WASHINGTON (Reuters) - Federal auto safety regulators came under scrutiny in a Senate hearing on Tuesday for their role in General Motors' failure to promptly report and recall cars with defective parts that led to at least 19 deaths.
A report released by a House committee earlier on Tuesday said officials at the National Highway Traffic Safety Administration repeatedly failed to identify the potential problems with the faulty ignition switches and could have acted more quickly to catch the problem.
Senator Claire McCaskill, who chaired Tuesday's hearing, criticized the auto regulator for not pushing hard enough for information from GM by issuing subpoenas.
"That reflects obviously on an agency that is perhaps more interested in singing kumbaya with the manufacturers than being a cop on the beat," McCaskill said.
The regulator's deputy administrator, David Friedman, defended NHTSA, reminding the Senate committee that the agency sent investigators to examine crashes involving the now-recalled cars but that GM withheld information.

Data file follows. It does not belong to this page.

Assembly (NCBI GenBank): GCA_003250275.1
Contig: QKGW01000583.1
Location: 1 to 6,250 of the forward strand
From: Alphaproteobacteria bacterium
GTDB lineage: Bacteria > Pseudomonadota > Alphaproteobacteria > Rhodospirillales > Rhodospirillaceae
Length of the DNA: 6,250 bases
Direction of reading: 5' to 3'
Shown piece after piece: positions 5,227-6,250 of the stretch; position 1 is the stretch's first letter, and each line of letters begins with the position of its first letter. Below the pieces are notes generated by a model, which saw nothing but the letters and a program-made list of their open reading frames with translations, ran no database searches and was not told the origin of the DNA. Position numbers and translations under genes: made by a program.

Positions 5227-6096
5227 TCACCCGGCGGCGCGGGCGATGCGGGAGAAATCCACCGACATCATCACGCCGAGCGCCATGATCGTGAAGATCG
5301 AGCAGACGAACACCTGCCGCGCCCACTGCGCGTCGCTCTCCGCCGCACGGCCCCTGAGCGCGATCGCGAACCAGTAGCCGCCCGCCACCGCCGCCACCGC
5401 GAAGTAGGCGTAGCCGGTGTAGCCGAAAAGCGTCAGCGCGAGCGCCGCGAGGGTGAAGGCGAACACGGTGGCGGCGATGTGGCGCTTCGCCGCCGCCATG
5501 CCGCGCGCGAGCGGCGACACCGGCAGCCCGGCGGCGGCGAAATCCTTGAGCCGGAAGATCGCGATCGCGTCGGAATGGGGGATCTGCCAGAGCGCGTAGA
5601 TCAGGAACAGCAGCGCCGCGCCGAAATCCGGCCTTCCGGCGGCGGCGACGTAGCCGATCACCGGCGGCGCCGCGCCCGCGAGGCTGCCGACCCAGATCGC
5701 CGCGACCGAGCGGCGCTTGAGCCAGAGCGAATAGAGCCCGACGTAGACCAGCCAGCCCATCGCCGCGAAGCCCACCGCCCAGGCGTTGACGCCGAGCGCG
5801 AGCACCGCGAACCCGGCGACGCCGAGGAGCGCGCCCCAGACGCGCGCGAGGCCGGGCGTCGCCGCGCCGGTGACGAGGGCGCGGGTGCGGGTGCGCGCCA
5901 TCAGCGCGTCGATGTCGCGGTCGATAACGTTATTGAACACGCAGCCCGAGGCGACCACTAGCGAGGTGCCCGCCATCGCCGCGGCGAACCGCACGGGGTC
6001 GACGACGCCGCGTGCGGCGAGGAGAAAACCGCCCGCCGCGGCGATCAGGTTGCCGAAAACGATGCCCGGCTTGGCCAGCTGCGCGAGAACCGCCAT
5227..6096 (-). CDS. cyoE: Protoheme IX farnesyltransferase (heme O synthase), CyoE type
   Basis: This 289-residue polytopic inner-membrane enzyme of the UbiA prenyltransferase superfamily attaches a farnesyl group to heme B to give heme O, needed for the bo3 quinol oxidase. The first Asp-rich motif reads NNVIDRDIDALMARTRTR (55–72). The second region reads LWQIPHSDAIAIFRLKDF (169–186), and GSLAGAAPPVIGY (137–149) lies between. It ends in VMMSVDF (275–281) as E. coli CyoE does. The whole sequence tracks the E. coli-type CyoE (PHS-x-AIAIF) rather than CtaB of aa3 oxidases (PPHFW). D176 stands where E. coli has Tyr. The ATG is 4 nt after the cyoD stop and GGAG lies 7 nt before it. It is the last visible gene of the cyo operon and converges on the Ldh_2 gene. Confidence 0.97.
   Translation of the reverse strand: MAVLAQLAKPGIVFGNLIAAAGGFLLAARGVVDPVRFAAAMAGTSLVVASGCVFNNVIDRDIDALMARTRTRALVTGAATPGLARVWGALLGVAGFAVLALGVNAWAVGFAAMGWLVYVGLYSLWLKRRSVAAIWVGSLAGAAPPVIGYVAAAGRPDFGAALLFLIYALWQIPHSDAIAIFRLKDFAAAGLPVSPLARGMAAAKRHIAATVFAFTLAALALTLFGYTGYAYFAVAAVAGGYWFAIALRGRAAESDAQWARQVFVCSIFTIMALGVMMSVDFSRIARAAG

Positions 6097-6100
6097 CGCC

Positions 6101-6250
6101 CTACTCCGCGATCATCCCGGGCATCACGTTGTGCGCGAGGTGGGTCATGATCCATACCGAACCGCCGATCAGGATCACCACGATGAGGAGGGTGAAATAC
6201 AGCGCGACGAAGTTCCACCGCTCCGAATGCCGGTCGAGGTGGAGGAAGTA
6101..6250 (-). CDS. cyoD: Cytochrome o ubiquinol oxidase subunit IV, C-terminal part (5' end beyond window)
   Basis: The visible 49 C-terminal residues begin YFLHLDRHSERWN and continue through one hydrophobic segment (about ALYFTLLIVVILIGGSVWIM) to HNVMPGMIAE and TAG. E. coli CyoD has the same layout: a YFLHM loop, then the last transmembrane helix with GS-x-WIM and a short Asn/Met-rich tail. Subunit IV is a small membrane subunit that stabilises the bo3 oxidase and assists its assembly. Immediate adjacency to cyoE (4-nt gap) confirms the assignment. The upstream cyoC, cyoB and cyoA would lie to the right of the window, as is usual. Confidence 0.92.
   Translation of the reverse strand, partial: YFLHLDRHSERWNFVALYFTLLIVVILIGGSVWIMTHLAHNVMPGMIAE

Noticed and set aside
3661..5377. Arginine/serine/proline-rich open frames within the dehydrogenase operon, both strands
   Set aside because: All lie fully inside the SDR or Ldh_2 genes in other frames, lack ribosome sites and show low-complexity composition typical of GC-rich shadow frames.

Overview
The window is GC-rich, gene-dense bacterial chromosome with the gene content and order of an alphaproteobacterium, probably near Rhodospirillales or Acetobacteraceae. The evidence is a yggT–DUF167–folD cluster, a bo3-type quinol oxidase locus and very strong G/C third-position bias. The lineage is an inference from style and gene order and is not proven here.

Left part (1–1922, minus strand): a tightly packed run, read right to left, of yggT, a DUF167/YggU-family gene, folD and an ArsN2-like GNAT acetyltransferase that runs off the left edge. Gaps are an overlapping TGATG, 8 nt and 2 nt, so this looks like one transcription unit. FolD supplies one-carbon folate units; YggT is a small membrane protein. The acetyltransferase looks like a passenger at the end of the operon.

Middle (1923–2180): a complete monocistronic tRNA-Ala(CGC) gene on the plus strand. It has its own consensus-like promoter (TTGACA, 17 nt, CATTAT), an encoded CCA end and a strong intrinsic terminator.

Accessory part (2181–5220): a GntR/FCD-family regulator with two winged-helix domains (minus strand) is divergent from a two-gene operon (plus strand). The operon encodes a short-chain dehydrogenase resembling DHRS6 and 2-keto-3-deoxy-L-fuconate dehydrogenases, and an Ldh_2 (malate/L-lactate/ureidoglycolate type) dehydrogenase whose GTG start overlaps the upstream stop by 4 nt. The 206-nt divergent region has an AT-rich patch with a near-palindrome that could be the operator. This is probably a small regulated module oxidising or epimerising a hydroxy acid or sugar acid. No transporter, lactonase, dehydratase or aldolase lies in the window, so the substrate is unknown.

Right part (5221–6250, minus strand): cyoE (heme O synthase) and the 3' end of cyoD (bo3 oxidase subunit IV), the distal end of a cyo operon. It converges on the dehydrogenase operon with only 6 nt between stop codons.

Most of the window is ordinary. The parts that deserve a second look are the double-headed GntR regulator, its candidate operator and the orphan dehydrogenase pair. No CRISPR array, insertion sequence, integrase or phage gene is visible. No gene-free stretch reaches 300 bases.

"NHTSA did not shrug," Friedman said.
According to the House panel's findings, NHTSA staff had the power and information that they needed to act over the faulty GM switches.
But they were hampered by "lack of knowledge and awareness regarding the evolution of vehicle safety systems they regulate," the report said.
Reporting by Richard Cowan and Susan Heavey; Editing by Bernadette Baum and Steve Orlofsky